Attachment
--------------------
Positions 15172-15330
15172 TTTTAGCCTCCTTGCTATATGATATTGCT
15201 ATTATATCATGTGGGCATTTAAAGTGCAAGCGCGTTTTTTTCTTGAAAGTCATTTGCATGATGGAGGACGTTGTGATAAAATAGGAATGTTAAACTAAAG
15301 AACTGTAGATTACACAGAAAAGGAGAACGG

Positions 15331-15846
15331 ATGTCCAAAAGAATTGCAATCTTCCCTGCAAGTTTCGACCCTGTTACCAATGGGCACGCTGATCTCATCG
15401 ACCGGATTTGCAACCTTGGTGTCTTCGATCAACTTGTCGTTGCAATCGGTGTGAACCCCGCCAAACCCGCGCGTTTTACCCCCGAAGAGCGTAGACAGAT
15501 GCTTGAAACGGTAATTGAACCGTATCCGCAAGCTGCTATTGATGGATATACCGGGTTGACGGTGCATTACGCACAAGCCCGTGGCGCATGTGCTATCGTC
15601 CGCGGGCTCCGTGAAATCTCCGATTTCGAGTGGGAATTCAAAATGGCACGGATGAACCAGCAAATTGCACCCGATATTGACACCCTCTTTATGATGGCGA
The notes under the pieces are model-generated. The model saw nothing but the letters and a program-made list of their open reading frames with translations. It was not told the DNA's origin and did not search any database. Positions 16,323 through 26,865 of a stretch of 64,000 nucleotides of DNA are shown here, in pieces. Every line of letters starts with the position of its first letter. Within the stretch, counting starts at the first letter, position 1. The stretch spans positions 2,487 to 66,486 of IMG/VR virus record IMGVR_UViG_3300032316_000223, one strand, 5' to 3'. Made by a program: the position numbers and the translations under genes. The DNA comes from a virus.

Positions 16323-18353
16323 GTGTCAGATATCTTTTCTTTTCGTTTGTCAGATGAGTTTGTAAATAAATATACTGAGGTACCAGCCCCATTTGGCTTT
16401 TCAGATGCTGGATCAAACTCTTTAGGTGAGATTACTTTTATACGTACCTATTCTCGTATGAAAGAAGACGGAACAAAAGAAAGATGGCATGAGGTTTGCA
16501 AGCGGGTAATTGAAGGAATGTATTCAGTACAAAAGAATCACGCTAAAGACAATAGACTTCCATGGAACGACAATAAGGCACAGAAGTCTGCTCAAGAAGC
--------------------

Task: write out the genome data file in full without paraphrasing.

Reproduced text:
Positions 15172-15330
15172 TTTTAGCCTCCTTGCTATATGATATTGCT
15201 ATTATATCATGTGGGCATTTAAAGTGCAAGCGCGTTTTTTTCTTGAAAGTCATTTGCATGATGGAGGACGTTGTGATAAAATAGGAATGTTAAACTAAAG
15301 AACTGTAGATTACACAGAAAAGGAGAACGG

Positions 15331-15846
15331 ATGTCCAAAAGAATTGCAATCTTCCCTGCAAGTTTCGACCCTGTTACCAATGGGCACGCTGATCTCATCG
15401 ACCGGATTTGCAACCTTGGTGTCTTCGATCAACTTGTCGTTGCAATCGGTGTGAACCCCGCCAAACCCGCGCGTTTTACCCCCGAAGAGCGTAGACAGAT
15501 GCTTGAAACGGTAATTGAACCGTATCCGCAAGCTGCTATTGATGGATATACCGGGTTGACGGTGCATTACGCACAAGCCCGTGGCGCATGTGCTATCGTC
15601 CGCGGGCTCCGTGAAATCTCCGATTTCGAGTGGGAATTCAAAATGGCACGGATGAACCAGCAAATTGCACCCGATATTGACACCCTCTTTATGATGGCGA
The notes under the pieces are model-generated. The model saw nothing but the letters and a program-made list of their open reading frames with translations. It was not told the DNA's origin and did not search any database. Positions 16,323 through 26,865 of a stretch of 64,000 nucleotides of DNA are shown here, in pieces. Every line of letters starts with the position of its first letter. Within the stretch, counting starts at the first letter, position 1. The stretch spans positions 2,487 to 66,486 of IMG/VR virus record IMGVR_UViG_3300032316_000223, one strand, 5' to 3'. Made by a program: the position numbers and the translations under genes. The DNA comes from a virus.

Positions 16323-18353
16323 GTGTCAGATATCTTTTCTTTTCGTTTGTCAGATGAGTTTGTAAATAAATATACTGAGGTACCAGCCCCATTTGGCTTT
16401 TCAGATGCTGGATCAAACTCTTTAGGTGAGATTACTTTTATACGTACCTATTCTCGTATGAAAGAAGACGGAACAAAAGAAAGATGGCATGAGGTTTGCA
16501 AGCGGGTAATTGAAGGAATGTATTCAGTACAAAAGAATCACGCTAAAGACAATAGACTTCCATGGAACGACAATAAGGCACAGAAGTCTGCTCAAGAAGC